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Assisted Suicide

Canadian Perspectives

Edited by C. G. Prado

Publication Year: 2000

When it became possible to extend the dying process, it became necessary to decide when to stop doing so because of the enormous personal and social costs. But perspectives on "assisted suicide" vary greatly. Physicians see it as a medical issue, jurists as a legal issue, philosophers as a moral issue and the media as a political issue. These original essays show how these perspectives shape the ongoing debate.

Published by: University of Ottawa Press

Series: Philosophica

Front Matter

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pp. v-vi

My thanks to those who contributed to this collection, both for their articles and their patience through the always difficult process of publication. My thanks also to Alex Zieba for his productive suggestions on the Introduction and for the quotation that begins it. Special thanks to Karen Weteleinen, Ivana ...


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pp. 8-9

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pp. ix-xiv

Out here, in the rest of the world, we must greet the appearance of an "all-Canadian" volume on physician-assisted suicide with exceptional enthusiasm. It may be difficult to realize how important an all-Canadian contribution to the global discussion of assisted dying is, if one just thinks of Canada ...

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pp. xv-xviii

In August of 1992, I drove out to an unassuming suburban house on the Saanich Peninsula north of Victoria. A tall, attractive woman, age 42, met me at the door. Except for a slightly unsteady gait and hint of a quaver in her voice, she seemed outwardly healthy; but she was dying. Her name was ...

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INTRODUCTION. Nunc lento sonitu dicunt, morieris: (Now this bell tolling softly for another, says to me,Thou must die)

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pp. 1-14

A sea change is taking place in our attitude toward death. Death has come out of the closet. More accurately, dying is being increasingly acknowledged as an integral part of human life, as was the norm prior to our century's hygienic isolation of death. Dying has ceased to be something fearfully unspoken ...

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CROSSING THE LINE: A Reflection on Palliative Care and Assisted Suicide1

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pp. 15-28

Throughout most of Western history death has occurred at home. Only the indigent were taken to hospital to die, but in the second half of the 20th century things changed. Spurred by the exigencies of the Second World War and by the postwar surge of energy and affluence, the 1950's and 60's saw scientific ...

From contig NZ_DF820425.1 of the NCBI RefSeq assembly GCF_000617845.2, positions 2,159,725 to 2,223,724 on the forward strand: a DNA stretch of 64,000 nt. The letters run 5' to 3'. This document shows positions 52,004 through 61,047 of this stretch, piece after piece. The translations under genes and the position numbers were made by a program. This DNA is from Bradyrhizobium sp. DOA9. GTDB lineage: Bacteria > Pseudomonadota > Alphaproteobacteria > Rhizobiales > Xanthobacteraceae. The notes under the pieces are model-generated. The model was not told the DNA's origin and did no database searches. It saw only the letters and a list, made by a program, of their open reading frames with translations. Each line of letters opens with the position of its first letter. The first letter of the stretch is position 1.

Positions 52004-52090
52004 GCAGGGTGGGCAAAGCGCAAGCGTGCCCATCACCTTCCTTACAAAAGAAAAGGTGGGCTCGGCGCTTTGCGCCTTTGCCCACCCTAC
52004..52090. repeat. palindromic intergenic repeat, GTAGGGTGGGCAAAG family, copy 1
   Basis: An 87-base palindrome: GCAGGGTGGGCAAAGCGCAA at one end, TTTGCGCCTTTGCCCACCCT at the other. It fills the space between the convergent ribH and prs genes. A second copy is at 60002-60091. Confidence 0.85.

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pp. 29-42

Does assisted suicide differ from requested euthanasia? If so, in what respects? First, in order to be able to discuss this question, we need to differentiate what we mean by the terms "assisted suicide" and "euthanasia." Only then we can proceed to ask whether we should make legal or moral distinctions between ...

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pp. 43-60

Present debate about "managed death"1 is vitiated by ambiguity. Various forms of managed death—not delaying or hastening death in terminal illness—are being lumped together as "assisted suicide." But the bulk of managed death is not help in se/f-destruction; rather it is compassionate causing of ...

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pp. 61-72

Assisted suicide and euthanasia are "bad" words in the practical world of health care. If a practitioner allows that active aid-in-dying of the sort connoted by these terms ought to be allowed in certain circumstances, he or she is very often looked at by colleagues as being morally questionable. This is ...

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pp. 73-82

Considering the problem of dying in the medical context from the standpoint of Canadian law, it is helpful to discuss a series of contrasts or distinctions. The first distinction is between active euthanasia1 and assisted suicide. The second is a distinction between euthanasia and assisted suicide on the ...

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ASSISTED SUICIDE, ETHICS AND THE LAW: The Implications of Autonomy and Respect for Persons, Equality and Justice, and Beneficence

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pp. 83-94

The Criminal Code of Canada, as indeed the relevant codes of many jurisdictions, prohibits assisted suicide. This prohibition is contained in section 241(b), which states that . . . 241. Every one who...(b) aids or abets a person to commit suicide, whether suicide ensues or not, is guilty of an indictable offence ...

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pp. 95-112

Decision-making capacity (mental competence) functions,in theory at least, to protect individual freedom from paternalism. Those who possess such capacity in regard to a certain matter are protected from the imposition of well-meaning concern for their well-being. Those who lack such capacity ...

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pp. 113-184

This annotated bibliography provides a substantial sampling of media coverage surrounding the issue of assisted suicide. The articles cover a span of 11 years (1988-1999), but the selection is weighted toward the last four (1996-1999). In order to make the project more manageable this bibliography ...


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pp. 185-206


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pp. 207-209

E-ISBN-13: 9780776615424
E-ISBN-10: 0776615424
Print-ISBN-13: 9780776605159
Print-ISBN-10: 0776605151

Page Count: 209
Publication Year: 2000

Volume Title: 51
Series Title: Philosophica